BookClub Review of My Dark Vanessa, March 2021
This was certainly a startling, “addictively disturbing” book. I don't think we have ever read a book that seemed to compel readers to want to talk quite so much about it, and my conclusion overall after now going through the two sessions, is that we needed our own kind of catharsis after reading it. No one could claim to have ‘enjoyed’ the story, however there is a recognition that it is an important subject matter and one where our own reaction feels intensely personal, regardless of one’s own life experience.
Furthermore, the decade of research that has gone into this book shows in every nook and cranny of the narrative. We could have talked for an additional hour on many different aspects which we were hardly able to touch on - the role and response of the school, the decisions of the mother and father, the early years of Vanessa which may ( or may not) have led to her being vulnerable, the boarding school peer friendship which went sour, the later college years, the rather suspect presence of Henry in her college life.
And that’s before we even start to talk about Jacob Stein! His physicality is powerfully rendered - and not in a good way. The sexual scenes in the book are cringingly described and not at all pleasant to read, all the while from the perspective of the unreliable, some might say, deluded, narrative of Vanessa. Her ‘mind disassociation’ during sex is a recognised pattern in dealing with trauma. His words, although limited in the novel, are consistently manipulative, clearly the superior in the relationship throughout the years. We feel the exasperation as adult readers, and yet compelled to read on. Did we feel, ourselves, like we were being ‘groomed’ and gaslighted throughout this narrative, did it leave us feeling a bit unsure of ourselves? Where is the distinction between her ‘agency’ and his abusive behaviour?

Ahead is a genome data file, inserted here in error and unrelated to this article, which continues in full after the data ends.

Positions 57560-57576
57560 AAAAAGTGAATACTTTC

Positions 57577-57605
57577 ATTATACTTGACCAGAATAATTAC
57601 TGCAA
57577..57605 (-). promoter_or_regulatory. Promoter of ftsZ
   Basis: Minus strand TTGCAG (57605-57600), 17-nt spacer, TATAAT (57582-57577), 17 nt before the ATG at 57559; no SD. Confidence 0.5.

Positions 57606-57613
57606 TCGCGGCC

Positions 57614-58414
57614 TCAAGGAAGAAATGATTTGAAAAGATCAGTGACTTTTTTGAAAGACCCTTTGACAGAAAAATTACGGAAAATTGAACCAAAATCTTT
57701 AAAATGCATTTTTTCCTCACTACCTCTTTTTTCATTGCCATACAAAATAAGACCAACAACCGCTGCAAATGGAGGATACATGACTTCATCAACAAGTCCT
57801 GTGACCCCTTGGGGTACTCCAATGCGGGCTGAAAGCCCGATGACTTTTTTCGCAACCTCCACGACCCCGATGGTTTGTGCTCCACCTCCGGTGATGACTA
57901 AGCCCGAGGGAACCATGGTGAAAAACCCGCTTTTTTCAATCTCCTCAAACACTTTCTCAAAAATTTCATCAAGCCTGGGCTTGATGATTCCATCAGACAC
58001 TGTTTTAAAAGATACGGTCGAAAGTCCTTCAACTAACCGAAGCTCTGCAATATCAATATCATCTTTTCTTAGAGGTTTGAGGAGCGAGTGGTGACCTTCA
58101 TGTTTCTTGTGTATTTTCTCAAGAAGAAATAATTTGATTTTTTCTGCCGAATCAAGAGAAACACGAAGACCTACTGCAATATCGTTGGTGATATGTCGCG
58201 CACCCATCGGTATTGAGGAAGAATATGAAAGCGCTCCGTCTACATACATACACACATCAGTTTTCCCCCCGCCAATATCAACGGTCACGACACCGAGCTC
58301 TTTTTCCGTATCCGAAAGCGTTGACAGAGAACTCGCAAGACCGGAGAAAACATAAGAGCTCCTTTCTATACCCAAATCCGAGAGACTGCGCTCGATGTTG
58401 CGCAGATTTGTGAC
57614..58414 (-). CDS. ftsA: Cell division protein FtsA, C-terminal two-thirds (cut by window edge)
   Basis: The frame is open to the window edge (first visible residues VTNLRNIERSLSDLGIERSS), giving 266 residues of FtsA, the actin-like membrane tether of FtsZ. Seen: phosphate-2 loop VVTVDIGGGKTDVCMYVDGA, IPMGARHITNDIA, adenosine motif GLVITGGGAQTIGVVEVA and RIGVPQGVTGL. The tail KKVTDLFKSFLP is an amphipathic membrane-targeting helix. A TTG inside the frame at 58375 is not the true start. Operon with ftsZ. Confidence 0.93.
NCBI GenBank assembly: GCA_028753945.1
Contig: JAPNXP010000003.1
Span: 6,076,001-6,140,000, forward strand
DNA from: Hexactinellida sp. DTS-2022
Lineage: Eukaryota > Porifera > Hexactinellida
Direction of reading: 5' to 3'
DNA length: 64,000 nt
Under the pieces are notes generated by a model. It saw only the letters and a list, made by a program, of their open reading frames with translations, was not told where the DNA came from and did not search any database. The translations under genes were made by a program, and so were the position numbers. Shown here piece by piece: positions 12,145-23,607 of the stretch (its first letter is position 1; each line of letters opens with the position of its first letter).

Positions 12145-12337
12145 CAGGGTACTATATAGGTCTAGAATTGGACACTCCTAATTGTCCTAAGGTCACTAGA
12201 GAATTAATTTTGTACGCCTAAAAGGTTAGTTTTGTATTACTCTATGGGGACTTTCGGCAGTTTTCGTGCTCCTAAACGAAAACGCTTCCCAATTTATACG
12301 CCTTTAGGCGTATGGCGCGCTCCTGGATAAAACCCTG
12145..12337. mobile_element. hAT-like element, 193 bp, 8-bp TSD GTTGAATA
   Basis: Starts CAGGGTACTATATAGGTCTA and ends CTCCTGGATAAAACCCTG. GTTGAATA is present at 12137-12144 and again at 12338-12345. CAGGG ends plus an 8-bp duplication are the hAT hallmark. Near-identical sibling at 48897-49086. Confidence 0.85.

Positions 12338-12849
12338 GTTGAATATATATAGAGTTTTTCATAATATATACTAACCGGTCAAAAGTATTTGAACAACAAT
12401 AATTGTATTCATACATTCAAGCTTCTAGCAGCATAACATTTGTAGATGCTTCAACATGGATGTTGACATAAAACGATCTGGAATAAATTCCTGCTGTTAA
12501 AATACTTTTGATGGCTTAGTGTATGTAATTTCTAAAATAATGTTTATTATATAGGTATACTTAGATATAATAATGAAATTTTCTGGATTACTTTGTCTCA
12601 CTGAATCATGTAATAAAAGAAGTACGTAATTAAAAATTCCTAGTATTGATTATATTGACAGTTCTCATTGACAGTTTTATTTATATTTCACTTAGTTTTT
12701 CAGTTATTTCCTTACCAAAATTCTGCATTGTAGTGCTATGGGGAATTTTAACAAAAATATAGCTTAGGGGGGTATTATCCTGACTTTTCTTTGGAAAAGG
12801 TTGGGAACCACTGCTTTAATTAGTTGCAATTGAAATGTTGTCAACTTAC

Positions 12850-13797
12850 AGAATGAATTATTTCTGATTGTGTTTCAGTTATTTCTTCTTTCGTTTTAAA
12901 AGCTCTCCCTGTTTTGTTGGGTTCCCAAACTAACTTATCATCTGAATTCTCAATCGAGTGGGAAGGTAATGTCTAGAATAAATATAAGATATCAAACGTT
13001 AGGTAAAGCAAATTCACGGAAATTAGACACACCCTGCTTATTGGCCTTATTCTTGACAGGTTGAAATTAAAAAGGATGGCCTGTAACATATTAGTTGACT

Vanessa, we know through her own eyes. We can only guess at what kind of child she was, or what kind of adult she might have grown up to be. She had to frame her own life as a love story, otherwise the reality was just too hard to see, even with the help of her therapist. We don’t get the impression that she’s ‘likeable’ - was this a deliberate move by the author, suggesting that we need sympathy for everyone in this situation no matter what their personal circumstances or personality?
There was a nod to current social media trends with the second victim being just a little younger, and more willing to ‘out’ her abuser and share her story on a public platform. With the relatively recent “hashtagmetoo” movement, this book feels very current. It would be interesting to look back on this in 2031 and see how it is received then. We have to hope that as time passes, this sort of book is no longer required, and that reaction to it is universal distaste.
Do we really need books like this though, one asked? Should teenagers read this, we wondered? Probably yes, to both counts, although with warnings and guidance throughout. It would be a valuable text to discuss with older teenagers. It is certainly a book that stays in your mind long after the final pages.